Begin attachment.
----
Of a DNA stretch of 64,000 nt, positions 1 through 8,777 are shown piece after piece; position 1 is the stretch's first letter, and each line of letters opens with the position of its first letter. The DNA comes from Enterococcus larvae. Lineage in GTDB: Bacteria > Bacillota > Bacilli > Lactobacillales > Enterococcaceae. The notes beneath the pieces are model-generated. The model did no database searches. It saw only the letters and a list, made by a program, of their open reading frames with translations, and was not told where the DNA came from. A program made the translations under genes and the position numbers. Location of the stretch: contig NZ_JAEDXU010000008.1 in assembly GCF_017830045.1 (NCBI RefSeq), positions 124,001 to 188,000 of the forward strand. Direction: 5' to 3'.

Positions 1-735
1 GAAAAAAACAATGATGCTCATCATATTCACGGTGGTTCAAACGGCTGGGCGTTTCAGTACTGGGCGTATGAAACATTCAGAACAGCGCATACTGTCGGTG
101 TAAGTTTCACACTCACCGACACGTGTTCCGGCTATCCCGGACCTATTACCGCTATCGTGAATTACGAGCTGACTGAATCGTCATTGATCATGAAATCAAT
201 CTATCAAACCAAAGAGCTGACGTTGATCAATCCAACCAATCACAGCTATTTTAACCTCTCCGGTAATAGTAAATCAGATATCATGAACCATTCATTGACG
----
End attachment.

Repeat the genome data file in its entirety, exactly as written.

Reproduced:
Of a DNA stretch of 64,000 nt, positions 1 through 8,777 are shown piece after piece; position 1 is the stretch's first letter, and each line of letters opens with the position of its first letter. The DNA comes from Enterococcus larvae. Lineage in GTDB: Bacteria > Bacillota > Bacilli > Lactobacillales > Enterococcaceae. The notes beneath the pieces are model-generated. The model did no database searches. It saw only the letters and a list, made by a program, of their open reading frames with translations, and was not told where the DNA came from. A program made the translations under genes and the position numbers. Location of the stretch: contig NZ_JAEDXU010000008.1 in assembly GCF_017830045.1 (NCBI RefSeq), positions 124,001 to 188,000 of the forward strand. Direction: 5' to 3'.

Positions 1-735
1 GAAAAAAACAATGATGCTCATCATATTCACGGTGGTTCAAACGGCTGGGCGTTTCAGTACTGGGCGTATGAAACATTCAGAACAGCGCATACTGTCGGTG
101 TAAGTTTCACACTCACCGACACGTGTTCCGGCTATCCCGGACCTATTACCGCTATCGTGAATTACGAGCTGACTGAATCGTCATTGATCATGAAATCAAT
201 CTATCAAACCAAAGAGCTGACGTTGATCAATCCAACCAATCACAGCTATTTTAACCTCTCCGGTAATAGTAAATCAGATATCATGAACCATTCATTGACG